Meat

Most meats and poultry and are good sources of protein. 

As meat can also be high in saturated fats, lean cuts of meat are better as they contain less saturated fat.  Meat preparation is also an important factor in balancing protein intake and fats - for example, fried meat products contain protein but higher levels of saturated fats.

More on Fat - Good and Bad.

A piece of lean meat (beef, pork, lamb or chicken) about the size of a pack of playing cards will contain approximately 20 grams of protein.


Fish

Fish is also a good source of protein. 

Salmon, trout, mackerel, sardines, pilchards, herring, kipper, eel and whitebait are termed oily fish, approximately 140 grams of oily fish will contain 20 grams of protein.

Other fish -  cod, plaice, tuna and seafood like lobster and crab are also high in protein but usually in slightly lower quantities, about 150 grams of these fish types contain 20 grams of protein. Fish eggs, namely Roe and Caviar are also good sources of protein.


Eggs

One large egg will contain about 6 grams of protein. 

Eggs are an important source of protein to vegetarians, boiled and poached eggs are better than fried as they will contain less fat.

See our page: Cooking Fats and Oils to find out which are the healthiest cooking fats and oils to use - for frying an egg and other purposes.


Dairy Products

Dairy products are also important sources of protein. 

For example, 200ml (1 cup) of semi-skimmed (2%) milk contains about 8 grams of protein. 

Protein comes from the milk and not fat in milk, skimmed and semi-skimmed milk have had much of their fat removed and therefore contain more protein per ml than whole milk (and more calcium too). 

Other dairy products are good sources of protein, cheeses, yoghurt, fromage frais and sour cream.  These products can also, however, be high in fat. Low fat alternatives usually have the same, if not slightly more, protein per gram than the full fat versions.


Beans

Beans are a good source of vegetable proteins, essential to vegans but also an important part of all well-balanced diets.

Mature soya beans contain nearly 40% protein; soya products such as soya milk and tofu are also good sources of protein.  Many other types of beans -  black beans, pinto beans, kidney beans, butter beans and lentils are all important sources of protein.  Peanuts (which are actually beans and not nuts) contain almost 25% protein – peanut butter is therefore a good source of vegetable protein, although it can contain a lot of fat and salt.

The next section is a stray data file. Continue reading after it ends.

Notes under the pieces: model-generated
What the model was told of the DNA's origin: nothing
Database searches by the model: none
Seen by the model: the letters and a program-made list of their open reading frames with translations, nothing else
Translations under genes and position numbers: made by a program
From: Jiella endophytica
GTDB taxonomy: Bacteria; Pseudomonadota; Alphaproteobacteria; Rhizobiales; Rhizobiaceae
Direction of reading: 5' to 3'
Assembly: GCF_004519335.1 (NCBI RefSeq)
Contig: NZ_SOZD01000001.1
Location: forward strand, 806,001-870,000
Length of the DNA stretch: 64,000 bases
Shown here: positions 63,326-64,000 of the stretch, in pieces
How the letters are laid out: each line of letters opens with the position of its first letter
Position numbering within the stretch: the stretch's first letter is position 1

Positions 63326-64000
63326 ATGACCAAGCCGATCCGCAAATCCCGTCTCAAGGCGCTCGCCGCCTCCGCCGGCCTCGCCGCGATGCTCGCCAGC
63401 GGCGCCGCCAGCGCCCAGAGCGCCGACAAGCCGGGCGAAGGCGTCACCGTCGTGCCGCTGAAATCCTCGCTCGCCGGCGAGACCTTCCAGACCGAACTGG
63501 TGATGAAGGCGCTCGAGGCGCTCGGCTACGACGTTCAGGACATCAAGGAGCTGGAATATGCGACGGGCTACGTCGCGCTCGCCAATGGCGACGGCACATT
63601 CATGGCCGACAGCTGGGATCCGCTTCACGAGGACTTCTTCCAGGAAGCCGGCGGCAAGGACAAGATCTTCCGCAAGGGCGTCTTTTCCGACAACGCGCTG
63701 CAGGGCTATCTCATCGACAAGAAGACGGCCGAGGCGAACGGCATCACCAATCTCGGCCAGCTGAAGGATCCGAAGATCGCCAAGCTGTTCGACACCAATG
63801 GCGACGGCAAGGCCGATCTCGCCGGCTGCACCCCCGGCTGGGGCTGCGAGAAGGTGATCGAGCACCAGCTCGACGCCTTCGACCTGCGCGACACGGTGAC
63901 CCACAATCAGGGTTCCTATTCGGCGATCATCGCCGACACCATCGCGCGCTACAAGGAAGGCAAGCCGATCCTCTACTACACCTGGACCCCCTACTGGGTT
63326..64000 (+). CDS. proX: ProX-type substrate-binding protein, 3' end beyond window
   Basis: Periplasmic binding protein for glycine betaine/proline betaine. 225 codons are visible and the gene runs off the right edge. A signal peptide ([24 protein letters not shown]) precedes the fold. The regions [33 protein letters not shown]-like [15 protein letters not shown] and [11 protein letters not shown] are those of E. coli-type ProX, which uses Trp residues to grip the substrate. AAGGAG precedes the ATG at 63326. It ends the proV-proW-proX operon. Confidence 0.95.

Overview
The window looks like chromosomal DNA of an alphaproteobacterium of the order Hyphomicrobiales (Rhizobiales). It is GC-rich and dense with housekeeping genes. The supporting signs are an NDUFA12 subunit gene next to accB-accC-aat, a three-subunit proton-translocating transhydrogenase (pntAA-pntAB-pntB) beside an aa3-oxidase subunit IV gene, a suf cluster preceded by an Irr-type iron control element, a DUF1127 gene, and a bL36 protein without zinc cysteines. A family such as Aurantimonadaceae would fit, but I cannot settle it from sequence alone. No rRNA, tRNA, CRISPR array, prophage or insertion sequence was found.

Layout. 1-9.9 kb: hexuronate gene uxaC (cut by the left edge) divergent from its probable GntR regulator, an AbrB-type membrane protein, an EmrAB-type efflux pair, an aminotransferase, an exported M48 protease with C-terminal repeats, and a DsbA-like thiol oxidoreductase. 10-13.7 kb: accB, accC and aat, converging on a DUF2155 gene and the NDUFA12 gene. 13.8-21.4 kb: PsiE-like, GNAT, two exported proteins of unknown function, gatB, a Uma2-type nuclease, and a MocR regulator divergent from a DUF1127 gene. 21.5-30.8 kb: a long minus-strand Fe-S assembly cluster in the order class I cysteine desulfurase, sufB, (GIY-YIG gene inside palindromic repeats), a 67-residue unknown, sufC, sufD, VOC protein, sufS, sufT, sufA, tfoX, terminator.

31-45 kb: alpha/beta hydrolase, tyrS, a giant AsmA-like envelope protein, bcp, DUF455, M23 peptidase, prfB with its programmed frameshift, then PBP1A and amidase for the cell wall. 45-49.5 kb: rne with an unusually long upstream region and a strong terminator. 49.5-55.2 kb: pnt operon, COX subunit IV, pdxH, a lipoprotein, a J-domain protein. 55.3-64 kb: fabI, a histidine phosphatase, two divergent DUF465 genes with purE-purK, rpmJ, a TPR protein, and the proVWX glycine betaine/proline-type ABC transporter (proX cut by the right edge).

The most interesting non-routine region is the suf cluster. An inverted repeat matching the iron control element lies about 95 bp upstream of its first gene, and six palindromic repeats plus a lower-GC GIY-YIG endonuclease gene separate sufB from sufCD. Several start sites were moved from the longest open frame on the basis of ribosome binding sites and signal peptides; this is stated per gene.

Vegetarian and vegan alternatives to meat, like Quorn, also contain proportionately high levels of protein.


Nuts and Seeds

Many nuts and seeds contain protein; nuts and seeds are also a good source of many vitamins and minerals needed by our bodies

Almonds, cashews, walnuts and pecan nuts are all relatively high in protein, as are sunflower, pumpkin and flax seeds.


Other Protein Sources

Marmite and other yeast extract spreads are high in protein content – about 25% protein. 

Whole grains can be significant sources of protein in some diets, whole grains also contain high levels of beneficial complex carbohydrates.  Protein rich whole grains include whole wheat and wheat bran, oats and oat bran, barley and brown rice. 

Certain vegetables, especially asparagus, broccoli, Brussels sprouts, cauliflower and avocado are good sources of protein.


Supplements

Finally, protein supplements are available – commonly powdered milk (whey) and soya based proteins are used to make protein rich drinks. 

Amino acids are also available in pill form, either individually or combining two or more of the essential amino acids – such pills may be prescribed to patients who cannot, thorough various health complaints, synthesise the amino acids they need from protein.